Mahathir pledges that Pakatan would do five things after winning power at the general election:
- Catch M01 and his cohorts.
- Set up a royal commission of inquiry to probe the siphoning of public funds via 1MDB and Felda.
- Set up an independent body to recover public assets and money stolen or siphoned off through corruption.
- Make the MACC an independent body that reports directly to Parliament.
- Abolish direct negotiations for government contracts.
Pakatan pledges to eradicate corruption for the good of the country, adds Mahathir, and make it among the country among the 10 cleanest nations in the world. The billions lost through 1MDB, for instance, could have built 460,000 low-cost homes, provided free education or built 50 hospitals.
Estimated crowd by one eyewitness earlier in the night: up to 8,000. Blog visitor PolitiScheiss, who was there after 8pm, puts the figure at 20,000-30,000. Rally organisers say 25,000. Another friend at the rally says it was unlikely to be 25,000, maybe 10,000-15,000. Perhaps slightly below expectations.
The “boring” football match between Liverpool and Manchester United may have affected the turnout at the rally. Or in this age of social media, many could have been content to follow the event on social media, having already decided whom to vote for.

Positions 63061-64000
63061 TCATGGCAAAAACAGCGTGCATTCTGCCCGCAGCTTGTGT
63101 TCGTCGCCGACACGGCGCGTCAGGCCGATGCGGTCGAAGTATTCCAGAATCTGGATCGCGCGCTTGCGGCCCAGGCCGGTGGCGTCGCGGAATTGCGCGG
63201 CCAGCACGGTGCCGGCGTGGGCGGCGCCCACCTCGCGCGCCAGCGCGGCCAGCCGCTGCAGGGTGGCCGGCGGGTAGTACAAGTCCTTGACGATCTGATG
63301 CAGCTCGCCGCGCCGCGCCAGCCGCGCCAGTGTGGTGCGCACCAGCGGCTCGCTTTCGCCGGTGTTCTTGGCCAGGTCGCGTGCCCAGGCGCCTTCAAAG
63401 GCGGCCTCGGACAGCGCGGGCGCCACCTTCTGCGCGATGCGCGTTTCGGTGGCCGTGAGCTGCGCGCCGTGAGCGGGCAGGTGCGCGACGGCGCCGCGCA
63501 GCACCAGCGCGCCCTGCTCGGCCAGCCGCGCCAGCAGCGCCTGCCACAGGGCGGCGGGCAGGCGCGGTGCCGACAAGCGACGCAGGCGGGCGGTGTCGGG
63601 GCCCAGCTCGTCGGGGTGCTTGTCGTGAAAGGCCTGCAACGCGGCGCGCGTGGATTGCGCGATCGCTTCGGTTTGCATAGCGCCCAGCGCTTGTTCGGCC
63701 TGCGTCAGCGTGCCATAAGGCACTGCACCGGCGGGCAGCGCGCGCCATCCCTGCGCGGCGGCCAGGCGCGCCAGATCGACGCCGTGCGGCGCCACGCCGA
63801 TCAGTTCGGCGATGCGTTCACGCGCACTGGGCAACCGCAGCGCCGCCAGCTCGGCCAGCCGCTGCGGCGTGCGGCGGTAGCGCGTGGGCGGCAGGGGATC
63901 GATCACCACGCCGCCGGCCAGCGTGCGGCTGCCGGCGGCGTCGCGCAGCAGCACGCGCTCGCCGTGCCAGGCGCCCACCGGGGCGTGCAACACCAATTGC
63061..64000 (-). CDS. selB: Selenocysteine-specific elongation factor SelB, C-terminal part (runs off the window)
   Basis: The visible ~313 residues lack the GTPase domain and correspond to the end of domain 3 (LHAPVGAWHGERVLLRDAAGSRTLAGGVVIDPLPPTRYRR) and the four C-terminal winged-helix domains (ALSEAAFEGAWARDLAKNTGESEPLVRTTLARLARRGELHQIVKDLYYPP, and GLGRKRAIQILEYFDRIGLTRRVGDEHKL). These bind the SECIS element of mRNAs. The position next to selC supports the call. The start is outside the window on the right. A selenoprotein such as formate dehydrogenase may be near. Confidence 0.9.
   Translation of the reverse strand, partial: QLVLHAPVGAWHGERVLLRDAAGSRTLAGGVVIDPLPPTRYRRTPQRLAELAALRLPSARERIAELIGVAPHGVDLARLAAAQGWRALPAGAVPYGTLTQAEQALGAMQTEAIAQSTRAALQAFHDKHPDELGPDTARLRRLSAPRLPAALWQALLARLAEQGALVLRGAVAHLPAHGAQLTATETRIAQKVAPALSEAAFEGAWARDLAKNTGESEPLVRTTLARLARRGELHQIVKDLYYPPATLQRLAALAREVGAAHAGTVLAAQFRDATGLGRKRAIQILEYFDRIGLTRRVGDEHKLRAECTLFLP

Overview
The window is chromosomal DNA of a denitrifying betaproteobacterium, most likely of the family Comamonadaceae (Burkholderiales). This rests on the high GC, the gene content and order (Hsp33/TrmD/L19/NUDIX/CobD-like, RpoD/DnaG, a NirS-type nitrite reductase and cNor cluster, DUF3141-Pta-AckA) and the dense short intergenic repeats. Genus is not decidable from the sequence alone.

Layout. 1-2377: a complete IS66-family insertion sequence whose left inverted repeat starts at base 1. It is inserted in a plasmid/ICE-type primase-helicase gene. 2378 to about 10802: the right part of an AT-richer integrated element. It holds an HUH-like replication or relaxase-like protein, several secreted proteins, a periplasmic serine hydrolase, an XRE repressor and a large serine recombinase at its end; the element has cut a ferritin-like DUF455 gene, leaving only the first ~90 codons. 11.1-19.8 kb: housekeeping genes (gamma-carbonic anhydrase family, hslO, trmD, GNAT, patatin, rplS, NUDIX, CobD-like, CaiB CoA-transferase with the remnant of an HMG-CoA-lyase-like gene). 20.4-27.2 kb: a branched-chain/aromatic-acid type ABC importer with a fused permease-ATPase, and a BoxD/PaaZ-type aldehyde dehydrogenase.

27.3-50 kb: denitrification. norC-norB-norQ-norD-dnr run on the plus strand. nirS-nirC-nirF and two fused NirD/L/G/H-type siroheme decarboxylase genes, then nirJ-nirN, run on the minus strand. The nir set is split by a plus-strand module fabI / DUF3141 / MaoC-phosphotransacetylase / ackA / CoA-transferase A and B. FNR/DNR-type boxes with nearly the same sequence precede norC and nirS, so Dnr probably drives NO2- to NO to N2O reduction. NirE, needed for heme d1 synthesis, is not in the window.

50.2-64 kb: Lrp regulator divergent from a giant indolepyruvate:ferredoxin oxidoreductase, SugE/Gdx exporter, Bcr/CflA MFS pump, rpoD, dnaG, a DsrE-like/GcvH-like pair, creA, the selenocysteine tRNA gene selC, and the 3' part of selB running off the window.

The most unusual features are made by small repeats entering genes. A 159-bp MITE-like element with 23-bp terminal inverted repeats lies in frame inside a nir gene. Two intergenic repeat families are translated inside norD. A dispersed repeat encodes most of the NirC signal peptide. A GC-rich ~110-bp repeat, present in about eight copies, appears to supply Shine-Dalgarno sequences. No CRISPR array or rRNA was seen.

But blog visitor Khun Pana wonders:
Are those five “pledges” sufficient to secure votes? As it is, it all seems to be limited to anti MO1 and nothing for the commoners.
And if the Pakatan group wins power to form the federal government, will they push forward with the IPCMC (police reforms), local city/town elections, reforms to education, and a secular Malaysia or even with a simple thing like bringing down public transport fares.
Or will it continue to run (the government) just like the BN did? It needs to convince the new voters and change their mindset.
… the speakers were too heavy on condemnations of corruption, kleptocracy, the 1MDB issue.. and shouts of “Reformasi!” instead of saying more about how a Pakatan government, if elected, will deal with issues such as the rising cost of living, unaffordable housing prices, public transit, declining education standards, affordable public healthcare, the problem of flash floods, environmental degradation and so forth.
Yes, if Pakatan wants to capture public imagination, it should go beyond wiping out corruption and tell us how it can improve the people’s overall wellbeing and quality of life.